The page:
here. While Loewen focused on the history and development of sundown towns and their evolution into monoethnic enclaves, Benjamin decided to live in these enclaves (along with visiting several others) and write about his experiences and treatments. Benjamin, you see, is black, and a big part of his project involved gauging the reactions of the denizens of these towns to his presence in their lives.
While living in Whitopias, Benjamin experiences a number of rituals associated with all-white, small town living, including numerous games of golf along with the attendance of occasional xenophobic city council meetings (in which locals decry the presence of Mexicans anywhere north of the border) and a memorable visit to the local white supremacist compound (seriously). Interspersing his narrative of his experiences in Whitopias with research he's conducted on them, Benjamin deftly explores the dimensions of modern racism intrinsic to housing and educational segregation. Ultimately, he makes a compelling argument that all-white towns and exurbs are not a good idea, agreeing with Loewen on a number of points (which I discussed in the other review). Unlike Loewen, though, who tends to be a tad over simplistic, Benjamin successfully captures the nuances of modern race relations-- apparently, white supremacists are nice. Who knew?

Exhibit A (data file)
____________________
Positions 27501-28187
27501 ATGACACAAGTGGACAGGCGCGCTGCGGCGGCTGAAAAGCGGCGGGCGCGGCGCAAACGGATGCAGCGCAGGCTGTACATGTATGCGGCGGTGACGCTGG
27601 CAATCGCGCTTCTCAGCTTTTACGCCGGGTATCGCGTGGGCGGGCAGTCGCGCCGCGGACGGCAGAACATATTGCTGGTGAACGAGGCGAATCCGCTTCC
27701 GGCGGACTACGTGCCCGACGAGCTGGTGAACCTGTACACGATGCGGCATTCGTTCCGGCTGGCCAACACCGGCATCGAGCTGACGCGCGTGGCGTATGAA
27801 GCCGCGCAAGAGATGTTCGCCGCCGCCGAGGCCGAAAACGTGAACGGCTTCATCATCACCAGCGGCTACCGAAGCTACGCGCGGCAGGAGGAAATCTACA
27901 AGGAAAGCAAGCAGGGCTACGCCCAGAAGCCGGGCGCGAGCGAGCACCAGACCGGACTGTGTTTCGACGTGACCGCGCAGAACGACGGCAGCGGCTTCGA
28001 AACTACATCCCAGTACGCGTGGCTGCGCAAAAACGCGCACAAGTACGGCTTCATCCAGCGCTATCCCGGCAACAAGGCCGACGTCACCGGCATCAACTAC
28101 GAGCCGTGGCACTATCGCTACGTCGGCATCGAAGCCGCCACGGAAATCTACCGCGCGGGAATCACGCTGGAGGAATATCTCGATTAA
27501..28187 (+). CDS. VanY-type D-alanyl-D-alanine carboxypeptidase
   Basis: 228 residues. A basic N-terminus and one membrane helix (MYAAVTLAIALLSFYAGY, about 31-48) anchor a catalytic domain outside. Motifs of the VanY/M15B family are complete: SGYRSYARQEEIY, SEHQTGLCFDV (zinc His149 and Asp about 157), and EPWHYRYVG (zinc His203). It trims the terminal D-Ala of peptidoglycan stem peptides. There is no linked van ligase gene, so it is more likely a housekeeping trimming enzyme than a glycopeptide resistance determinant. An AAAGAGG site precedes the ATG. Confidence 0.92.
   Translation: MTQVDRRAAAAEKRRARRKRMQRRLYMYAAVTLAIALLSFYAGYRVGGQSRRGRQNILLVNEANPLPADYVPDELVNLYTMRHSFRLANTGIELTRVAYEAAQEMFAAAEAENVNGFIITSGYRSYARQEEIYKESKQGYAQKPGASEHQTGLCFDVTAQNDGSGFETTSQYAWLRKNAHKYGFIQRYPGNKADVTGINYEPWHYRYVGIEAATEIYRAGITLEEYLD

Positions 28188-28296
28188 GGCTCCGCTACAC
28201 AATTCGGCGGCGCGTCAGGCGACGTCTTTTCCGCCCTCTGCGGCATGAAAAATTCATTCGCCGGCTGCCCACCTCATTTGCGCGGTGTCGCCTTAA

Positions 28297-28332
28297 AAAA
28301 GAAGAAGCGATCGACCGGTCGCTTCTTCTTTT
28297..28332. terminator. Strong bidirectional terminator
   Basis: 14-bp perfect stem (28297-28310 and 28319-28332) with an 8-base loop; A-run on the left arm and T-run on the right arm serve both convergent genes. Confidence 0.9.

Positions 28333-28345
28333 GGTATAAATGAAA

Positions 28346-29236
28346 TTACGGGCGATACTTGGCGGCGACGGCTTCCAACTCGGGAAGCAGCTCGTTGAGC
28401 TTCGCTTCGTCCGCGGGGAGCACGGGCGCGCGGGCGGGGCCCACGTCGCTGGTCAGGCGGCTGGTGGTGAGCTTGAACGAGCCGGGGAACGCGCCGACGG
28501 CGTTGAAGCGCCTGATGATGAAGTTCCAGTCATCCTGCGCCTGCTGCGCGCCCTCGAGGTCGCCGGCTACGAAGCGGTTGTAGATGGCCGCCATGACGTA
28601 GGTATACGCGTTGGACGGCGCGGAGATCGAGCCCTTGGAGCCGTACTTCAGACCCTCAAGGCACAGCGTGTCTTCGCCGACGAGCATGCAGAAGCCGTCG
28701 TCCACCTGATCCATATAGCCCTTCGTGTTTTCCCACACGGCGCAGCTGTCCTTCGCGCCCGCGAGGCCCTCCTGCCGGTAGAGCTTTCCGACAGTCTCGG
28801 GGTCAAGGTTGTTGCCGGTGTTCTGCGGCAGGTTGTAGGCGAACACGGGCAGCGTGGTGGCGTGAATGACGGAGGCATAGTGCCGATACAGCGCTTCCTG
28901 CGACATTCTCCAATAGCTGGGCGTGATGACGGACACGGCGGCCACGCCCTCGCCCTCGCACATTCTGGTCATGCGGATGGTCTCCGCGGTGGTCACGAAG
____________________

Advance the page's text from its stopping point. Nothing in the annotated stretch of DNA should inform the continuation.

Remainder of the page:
An excellent, thought-provoking read. 5 out of 5 stars.